1985–1994: Gilmour-led era
A Momentary Lapse of Reason
In 1986, Gilmour began recruiting musicians for what would become Pink Floyd's first album without Waters, A Momentary Lapse of Reason. There were legal obstacles to Wright's re-admittance to the band, but after a meeting in Hampstead, Pink Floyd invited Wright to participate in the coming sessions. Gilmour later stated that Wright's presence "would make us stronger legally and musically", and Pink Floyd employed him as a musician with weekly earnings of $11,000. Recording sessions for the album began on Gilmour's houseboat, the Astoria, moored along the River Thames. Gilmour worked with several songwriters, including Eric Stewart and Roger McGough, eventually choosing Anthony Moore to write the album's lyrics. Gilmour would later admit that the project was difficult without Waters' creative direction. Mason, concerned that he was too out-of-practice to perform on the album, made use of session musicians to complete many of the drum parts. He instead busied himself with the album's sound effects.
A Momentary Lapse of Reason was released in September 1987. Storm Thorgerson, whose creative input was absent from The Wall and The Final Cut, designed the album cover. To drive home the point that Waters had left the band, they included a group photograph on the inside cover, the first since Meddle. The album went straight to number three in the UK and the US. Waters commented: "I think it's facile, but a quite clever forgery ... The songs are poor in general ... [and] Gilmour's lyrics are third-rate." Although Gilmour initially viewed the album as a return to the band's top form, Wright disagreed, stating: "Roger's criticisms are fair. It's not a band album at all." Q Magazine described the album as essentially a Gilmour solo effort.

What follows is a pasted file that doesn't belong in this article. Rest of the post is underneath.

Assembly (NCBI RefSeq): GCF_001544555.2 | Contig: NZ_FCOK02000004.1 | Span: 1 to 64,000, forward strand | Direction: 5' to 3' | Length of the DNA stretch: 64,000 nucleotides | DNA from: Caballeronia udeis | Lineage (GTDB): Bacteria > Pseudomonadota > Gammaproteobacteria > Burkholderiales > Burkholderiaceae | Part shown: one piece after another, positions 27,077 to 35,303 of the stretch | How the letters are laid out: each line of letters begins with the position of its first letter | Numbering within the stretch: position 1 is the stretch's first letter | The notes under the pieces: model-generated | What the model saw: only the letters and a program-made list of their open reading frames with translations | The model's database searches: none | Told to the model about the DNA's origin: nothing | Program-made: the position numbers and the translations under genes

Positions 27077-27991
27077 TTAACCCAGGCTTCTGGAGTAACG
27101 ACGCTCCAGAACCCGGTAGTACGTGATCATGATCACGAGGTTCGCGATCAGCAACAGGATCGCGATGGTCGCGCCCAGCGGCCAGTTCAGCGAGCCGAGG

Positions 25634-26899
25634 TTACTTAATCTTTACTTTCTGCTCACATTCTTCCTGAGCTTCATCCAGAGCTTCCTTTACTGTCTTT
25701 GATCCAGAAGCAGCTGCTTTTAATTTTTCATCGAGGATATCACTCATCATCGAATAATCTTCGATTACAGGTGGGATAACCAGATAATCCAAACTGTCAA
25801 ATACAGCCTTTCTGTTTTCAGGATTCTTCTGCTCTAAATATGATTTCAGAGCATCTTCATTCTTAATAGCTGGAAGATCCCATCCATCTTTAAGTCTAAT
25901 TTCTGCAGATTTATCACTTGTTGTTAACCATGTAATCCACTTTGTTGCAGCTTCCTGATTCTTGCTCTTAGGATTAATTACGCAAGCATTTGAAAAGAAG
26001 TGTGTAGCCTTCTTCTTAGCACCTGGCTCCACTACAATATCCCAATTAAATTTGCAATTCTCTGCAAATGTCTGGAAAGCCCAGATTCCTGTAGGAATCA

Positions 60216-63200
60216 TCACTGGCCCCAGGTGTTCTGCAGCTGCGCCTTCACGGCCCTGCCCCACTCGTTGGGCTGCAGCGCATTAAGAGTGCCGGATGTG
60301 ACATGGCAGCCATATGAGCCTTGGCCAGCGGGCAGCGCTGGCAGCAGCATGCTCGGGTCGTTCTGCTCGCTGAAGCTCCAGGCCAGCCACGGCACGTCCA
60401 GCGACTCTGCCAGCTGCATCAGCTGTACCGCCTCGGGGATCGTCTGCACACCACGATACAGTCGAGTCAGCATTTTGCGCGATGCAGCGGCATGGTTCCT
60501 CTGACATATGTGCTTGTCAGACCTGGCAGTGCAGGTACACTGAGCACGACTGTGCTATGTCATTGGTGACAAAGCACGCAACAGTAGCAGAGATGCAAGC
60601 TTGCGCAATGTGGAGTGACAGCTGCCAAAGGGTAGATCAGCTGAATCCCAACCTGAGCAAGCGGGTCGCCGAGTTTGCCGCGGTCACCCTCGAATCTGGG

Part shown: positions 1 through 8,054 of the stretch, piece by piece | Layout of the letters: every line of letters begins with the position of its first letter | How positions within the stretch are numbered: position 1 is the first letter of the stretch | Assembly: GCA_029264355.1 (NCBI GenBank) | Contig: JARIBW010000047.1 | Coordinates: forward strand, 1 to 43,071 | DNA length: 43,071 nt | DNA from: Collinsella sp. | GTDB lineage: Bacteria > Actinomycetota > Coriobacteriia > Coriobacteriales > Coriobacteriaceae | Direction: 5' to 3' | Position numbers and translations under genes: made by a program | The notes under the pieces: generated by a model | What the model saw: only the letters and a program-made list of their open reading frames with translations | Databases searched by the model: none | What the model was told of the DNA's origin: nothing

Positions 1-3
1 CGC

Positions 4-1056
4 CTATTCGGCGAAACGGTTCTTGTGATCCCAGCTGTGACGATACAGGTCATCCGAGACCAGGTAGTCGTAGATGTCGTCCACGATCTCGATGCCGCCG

Waters attempted to subvert the Momentary Lapse of Reason tour by contacting promoters in the US and threatening to sue them if they used the Pink Floyd name. Gilmour and Mason funded the start-up costs with Mason using his Ferrari 250 GTO as collateral. Early rehearsals for the upcoming tour were chaotic, with Mason and Wright entirely out of practice. Realising he had taken on too much work, Gilmour asked Bob Ezrin to assist them. As Pink Floyd toured throughout North America, Waters' Radio K.A.O.S. tour was on occasion, close by, though in much smaller venues than those hosting his former band's performances. Waters issued a writ for copyright fees for the band's use of the flying pig. Pink Floyd responded by attaching a large set of male genitalia to its underside to distinguish it from Waters' design. The parties reached a legal agreement on 23 December; Mason and Gilmour retained the right to use the Pink Floyd name in perpetuity and Waters received exclusive rights to, among other things, The Wall.